I think the single core crown is still Intel's. I'm still impressed AMD got close, and everyone else should be as well. Also I think it's more than fair for AMD to put it's mid-range products against Intel's mid range products, regardless of the number of cores and threads. Is it apples to apples? No, that's why we have single core tests. The consumer will always compare items of similar price points regardless of the underlying technology.

 

Honestly I think right now, with the Intel price cuts and the release of the 1080ti coming soon, you could probably pick up a really nice system and keep your costs fairly low.

 

The problems is that if you pushed for a new GPU to replace your 980, you would be looking at waiting for the next gen of cards. Even a "cheap" 1070 is almost $400 and while the extra performance might be nice, considering you're running at 1080p, I don't think it would be worthwhile. You might be able to wait for Vega and see if Nvidia drops it's pricing, maybe at $300 a 1070 is more worthwhile.

 

I've looked at the landscape of MATX and ITX for a while now, and honestly I've concluded that MATX is about as small as I'm willing to go for now. I've seen too many cases that run into length constraints on GPUs or other sizing issues to be happy with the idea of making even more compromises than losing all my expansion slots. I think MATX is a solid middle ground for most people, especially considering the average person probably doesn't have even 1 expansion slot in use aside from their GPU. Funny enough about the only thing I would consider upgrading right now on my current setup is the case and cooling, and even that would be unnecessary.

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The problems is that if you pushed for a new GPU to replace your 980, you would be looking at waiting for the next gen of cards. Even a "cheap" 1070 is almost $400 and while the extra performance might be nice, considering you're running at 1080p, I don't think it would be worthwhile. You might be able to wait for Vega and see if Nvidia drops it's pricing, maybe at $300 a 1070 is more worthwhile.

 

I think the Ti series of cards at first release is the absolute best card to buy for maximum longevity. That being said, you're running 1080p, so might as well pull out your 8800 GT :lol: . You don't need to upgrade your GPU unless you get a 34 or 27" display.

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A list of all the current reviews out for Ryzen:

http://wccftech.com/amd-ryzen-7-review-roundup-official-launch-coverage/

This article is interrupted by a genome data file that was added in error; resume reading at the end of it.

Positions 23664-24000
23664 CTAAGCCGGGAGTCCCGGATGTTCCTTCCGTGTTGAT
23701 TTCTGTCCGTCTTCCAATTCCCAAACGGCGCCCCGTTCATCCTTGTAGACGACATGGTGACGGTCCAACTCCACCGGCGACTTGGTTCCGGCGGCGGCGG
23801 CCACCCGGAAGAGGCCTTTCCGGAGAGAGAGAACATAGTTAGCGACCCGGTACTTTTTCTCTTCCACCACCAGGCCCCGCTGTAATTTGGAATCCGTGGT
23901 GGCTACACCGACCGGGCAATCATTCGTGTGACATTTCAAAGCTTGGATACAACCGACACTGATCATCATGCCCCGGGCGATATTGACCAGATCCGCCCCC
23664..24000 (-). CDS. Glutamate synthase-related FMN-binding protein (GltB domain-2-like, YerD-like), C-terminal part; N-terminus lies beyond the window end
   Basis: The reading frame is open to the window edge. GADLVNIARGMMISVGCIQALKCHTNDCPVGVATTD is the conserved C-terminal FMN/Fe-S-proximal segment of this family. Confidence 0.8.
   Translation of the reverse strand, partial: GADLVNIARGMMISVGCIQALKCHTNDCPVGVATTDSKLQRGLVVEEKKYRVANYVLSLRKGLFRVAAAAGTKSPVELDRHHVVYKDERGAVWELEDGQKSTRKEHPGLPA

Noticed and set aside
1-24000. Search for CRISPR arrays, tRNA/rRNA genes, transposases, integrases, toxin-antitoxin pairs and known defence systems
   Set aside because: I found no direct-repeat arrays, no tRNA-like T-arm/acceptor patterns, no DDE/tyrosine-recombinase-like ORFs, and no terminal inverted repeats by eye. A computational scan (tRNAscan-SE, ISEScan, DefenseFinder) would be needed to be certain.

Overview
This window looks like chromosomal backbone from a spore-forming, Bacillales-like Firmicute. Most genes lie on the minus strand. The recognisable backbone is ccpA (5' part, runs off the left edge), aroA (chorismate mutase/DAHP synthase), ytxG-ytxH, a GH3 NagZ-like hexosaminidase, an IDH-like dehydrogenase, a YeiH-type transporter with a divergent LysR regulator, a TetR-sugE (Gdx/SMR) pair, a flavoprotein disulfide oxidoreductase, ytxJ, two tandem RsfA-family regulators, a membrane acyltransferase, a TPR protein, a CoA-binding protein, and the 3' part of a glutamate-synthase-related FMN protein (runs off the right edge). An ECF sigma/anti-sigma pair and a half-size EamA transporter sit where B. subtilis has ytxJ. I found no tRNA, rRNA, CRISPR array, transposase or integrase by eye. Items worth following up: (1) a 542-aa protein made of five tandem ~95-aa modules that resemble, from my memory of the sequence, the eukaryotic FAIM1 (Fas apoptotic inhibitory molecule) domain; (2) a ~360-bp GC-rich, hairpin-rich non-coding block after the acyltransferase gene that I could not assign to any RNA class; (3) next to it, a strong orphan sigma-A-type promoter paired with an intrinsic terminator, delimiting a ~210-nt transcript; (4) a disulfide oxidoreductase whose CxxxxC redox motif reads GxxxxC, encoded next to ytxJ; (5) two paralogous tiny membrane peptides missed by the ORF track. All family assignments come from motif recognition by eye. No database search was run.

I've clicked through a couple quickly. I've seen 2 main points.

The performance is still less than Intel's performance in most gaming benchmarks, and it's a mixed bag on certain cpu focused applications like rendering and encoding.

AMD's Simultanious Multi Threading (SMT) appears to be causing some performance issues on most tests. I'm not an expert on how this works, but SMT is a technique for allocating resources to each thread. One review I clicked through mentioned that this might be fixed in future updates, or on future motherboards... I have no idea. Regardless of that, I still think AMD has achieved the closest performance gap in several generations and I hope that some of the weird anomalies aren't because of Intel pulling their usual bullshit

 

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Had a chance to skim over a couple of reviews. Anand's is up ( http://www.anandtech.com/show/11170/the-amd-zen-and-ryzen-7-review-a-deep-dive-on-1800x-1700x-and-1700).One other one that stood out a bit was HardOCP which threw in a 4.5 Ghz 2600k in there which (for gaming) was pretty competitive against the 1700x they tested at 4.0 Ghz (they overclocked it).

 

The basic gist of what I have looked at so far is purely for gaming it is not performance leading and it is not good value but for other workloads, like content creation and professional workloads, it is also not necessarily the highest performer, but it is more competitive and very good value.

 

I have seen some people talking about the idea that since all the models have overclocking capability and multiple people are running into some kind of limit right at 4.0 Ghz (yes 4.0 Ghz) even with the 1800x then why not just grab the 1700-non-x for $330 and overclock it to the same speed and skip out on XFR since it's a drop-in-the-bucket +100Mhz.

 

I think there are still compelling reasons to go Intel but I want to see if there are any software tweaks that can help with some of these stranger scenarios that are creeping up in some reviews.

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Weird issues aside, AMD have basically stated that this isn't going to be an overclocking monster, and I think that's fairly reasonable.

I agree that it's not performance leading in gaming, and even in some other workloads. I think as one reviewer correctly pointed out, Ryzen really makes sense for people who need serious CPU overhead. If you're looking to game & stream on one PC I think ryzen makes sense, but unless you're utilizing a serious amount of CPU usage through multitasking it's still a better bet to go with intel.

 

I know one review mentioned: paraphrased "Now that 8/16 is reaching more mainstream we should expect games to start taking advantage" Aside from the laughable idea that a single product launch of a ~$400 cpu equates to something being mainstream, I'm hoping the more recent pushes of different rendering methods like vulcan alongside the late console lifecycle gives us a better set of PC ports and resource utilization in upcoming games.